After reviewing the construction of these voice-leading spaces, this paper will present the mod-7 OPTIC-, OPTI-, OPT-, and OP-spaces of 2- and 3-note chords. Although these spaces are fundamentally discrete, they can be imagined as lattice points within a continuous space. This construction reveals that the chromatic (mod-12) and generic (mod-7) voice-leading lattices both derive from the same topological space. In fact, although the discrete versions of these lattices appear to be quite different, the topological space underlying each of these graphs depends solely on the number of notes in the chords and the particular OPTIC relations applied.

Generalized Trichordal and Tetrachordal Tonnetze: Geometry and Analytical Applications

Jason Yust (Boston University)

Some recent work on generalized Tonnetze has examined the topologies resulting from Richard Cohn’s common-tone based formulation, while other work has reformulated the Tonnetz as a network of voice-leading relationships and investigated the resulting geometries. This paper considers the original common-tone based formulation and takes a geometrical approach, showing that Tonnetze can always be realized in toroidal spaces, and that the resulting spaces always correspond to one of the possible Fourier phase spaces. We can optimize the given Tonnetz to the space (or vice-versa) using the DFT. Short analytical examples from Stravinsky’s “Owl and the Pussycat” and Shostakovich’s String Quartet no. 12 demonstrate how the embedding in phase spaces broadens the potential application on non-triadic trichordal Tonnetze.

Two-dimensional Tonnetze may be understood as simplicial decompositions of the 2-torus into regions associated with the representatives of a single Forte set class, making simplicial decompositions of the 3-torus a natural generalization to tetrachords. This means that a three-dimensional Tonnetz is a network of three tetrachord-types related by shared trichordal subsets. Essential to constructing the three-dimensional Tonnetze is the duplication of interval classes with distinguishable intervallic axes. I illustrate one possible three-dimensional Tonnetz, whose duplicated ic3s can be enharmonically distinguished as minor thirds or augmented seconds, in an analysis of Brahms’ Sarabande WoO 5/1 and its reuse in the Op. 88 Quintet. Duplicated intervals in other three-dimensional Tonnetze may be understood through Hauptmannian or tuning-theory based distinctions or distinctions between chordal and non-chordal intervals.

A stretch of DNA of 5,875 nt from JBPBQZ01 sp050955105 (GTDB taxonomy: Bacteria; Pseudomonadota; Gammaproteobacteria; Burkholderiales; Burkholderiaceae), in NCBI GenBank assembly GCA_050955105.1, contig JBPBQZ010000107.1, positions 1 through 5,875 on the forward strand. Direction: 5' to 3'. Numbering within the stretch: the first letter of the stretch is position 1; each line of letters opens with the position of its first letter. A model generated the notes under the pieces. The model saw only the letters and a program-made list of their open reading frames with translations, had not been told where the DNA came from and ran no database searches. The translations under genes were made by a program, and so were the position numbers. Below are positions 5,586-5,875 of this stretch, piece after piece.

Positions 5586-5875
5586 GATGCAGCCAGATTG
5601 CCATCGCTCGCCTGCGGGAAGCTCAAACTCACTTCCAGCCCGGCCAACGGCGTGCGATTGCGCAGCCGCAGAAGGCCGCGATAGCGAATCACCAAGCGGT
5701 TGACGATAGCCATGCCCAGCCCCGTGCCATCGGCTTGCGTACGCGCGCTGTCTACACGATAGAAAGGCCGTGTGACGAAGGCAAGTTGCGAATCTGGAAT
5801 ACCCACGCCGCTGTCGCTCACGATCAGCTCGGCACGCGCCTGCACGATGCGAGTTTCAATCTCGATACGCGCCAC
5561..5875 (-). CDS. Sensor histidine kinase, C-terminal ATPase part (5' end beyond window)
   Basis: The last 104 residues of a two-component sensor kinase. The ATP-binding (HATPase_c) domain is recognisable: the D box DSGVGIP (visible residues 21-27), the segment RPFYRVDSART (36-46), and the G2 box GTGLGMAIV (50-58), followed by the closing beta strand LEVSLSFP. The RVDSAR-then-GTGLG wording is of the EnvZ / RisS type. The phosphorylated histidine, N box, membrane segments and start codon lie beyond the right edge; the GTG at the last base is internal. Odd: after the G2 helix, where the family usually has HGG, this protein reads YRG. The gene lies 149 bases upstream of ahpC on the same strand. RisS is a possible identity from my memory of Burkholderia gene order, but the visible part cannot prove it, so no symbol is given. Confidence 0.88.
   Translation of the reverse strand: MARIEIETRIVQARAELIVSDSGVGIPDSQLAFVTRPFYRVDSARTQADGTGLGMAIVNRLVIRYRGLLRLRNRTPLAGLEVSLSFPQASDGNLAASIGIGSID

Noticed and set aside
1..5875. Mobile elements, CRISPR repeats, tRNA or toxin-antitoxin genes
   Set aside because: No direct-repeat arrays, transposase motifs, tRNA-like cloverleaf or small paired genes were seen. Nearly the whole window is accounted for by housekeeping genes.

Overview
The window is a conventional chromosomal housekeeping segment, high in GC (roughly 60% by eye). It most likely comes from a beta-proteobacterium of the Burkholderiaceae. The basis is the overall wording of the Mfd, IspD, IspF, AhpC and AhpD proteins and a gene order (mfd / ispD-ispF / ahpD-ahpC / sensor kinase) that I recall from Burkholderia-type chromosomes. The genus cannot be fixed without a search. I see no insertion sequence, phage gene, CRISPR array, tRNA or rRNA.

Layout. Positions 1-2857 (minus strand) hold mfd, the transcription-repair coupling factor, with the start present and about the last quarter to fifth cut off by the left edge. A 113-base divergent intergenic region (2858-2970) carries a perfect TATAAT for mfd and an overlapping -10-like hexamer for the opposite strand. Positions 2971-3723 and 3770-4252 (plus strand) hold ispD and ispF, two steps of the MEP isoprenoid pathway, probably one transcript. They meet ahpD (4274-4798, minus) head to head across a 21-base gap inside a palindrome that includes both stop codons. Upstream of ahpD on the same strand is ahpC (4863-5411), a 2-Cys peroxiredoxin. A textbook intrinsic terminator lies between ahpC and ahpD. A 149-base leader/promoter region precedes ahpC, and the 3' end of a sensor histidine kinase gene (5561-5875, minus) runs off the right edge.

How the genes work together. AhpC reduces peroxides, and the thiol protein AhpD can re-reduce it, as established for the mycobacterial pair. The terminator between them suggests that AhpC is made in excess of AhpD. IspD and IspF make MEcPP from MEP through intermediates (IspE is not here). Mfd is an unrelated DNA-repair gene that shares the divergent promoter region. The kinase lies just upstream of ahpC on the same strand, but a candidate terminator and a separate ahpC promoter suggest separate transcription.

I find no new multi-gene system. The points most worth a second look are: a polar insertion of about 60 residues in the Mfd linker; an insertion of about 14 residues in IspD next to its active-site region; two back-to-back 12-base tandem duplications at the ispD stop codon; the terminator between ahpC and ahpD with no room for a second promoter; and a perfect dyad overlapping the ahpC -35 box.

Generalized Normal Forms

Julian Hook (Indiana University)

This talk strengthens the connections between pitch-class set theory (Forte et al.) and geometric music theory (Callender, Quinn, Tymoczko) by showing that generalized versions of “normal forms” or “prime forms” may be derived under any combination of the OPTIC equivalence relations. In this conception, the usual “normal order” of a collection of notes is its OPC normal form, inasmuch as all collections sharing the same normal order are related by some combination of octave, permutational, and cardinality equivalence. The familiar “prime form” is the OPTIC normal form, which relies on transpositional and inversional equivalence as well. Calculation of normal forms corresponding to other subsets of the OPTIC relations helps to clarify ways in which different sets or strings of notes may be related; as more relations are added, more things become equivalent, and normal forms become simpler. Normal forms provide a systematic means, previously lacking, for labeling maps of OPTIC spaces, and may be used to define normal regions, useful aids to visualizing the smaller spaces that arise through the addition of new relations to those already present in some larger space. The talk will review the OPTIC relations, present a detailed algorithm for the calculation of all normal forms, and offer examples of normal forms, normal regions, and ways in which they may be used.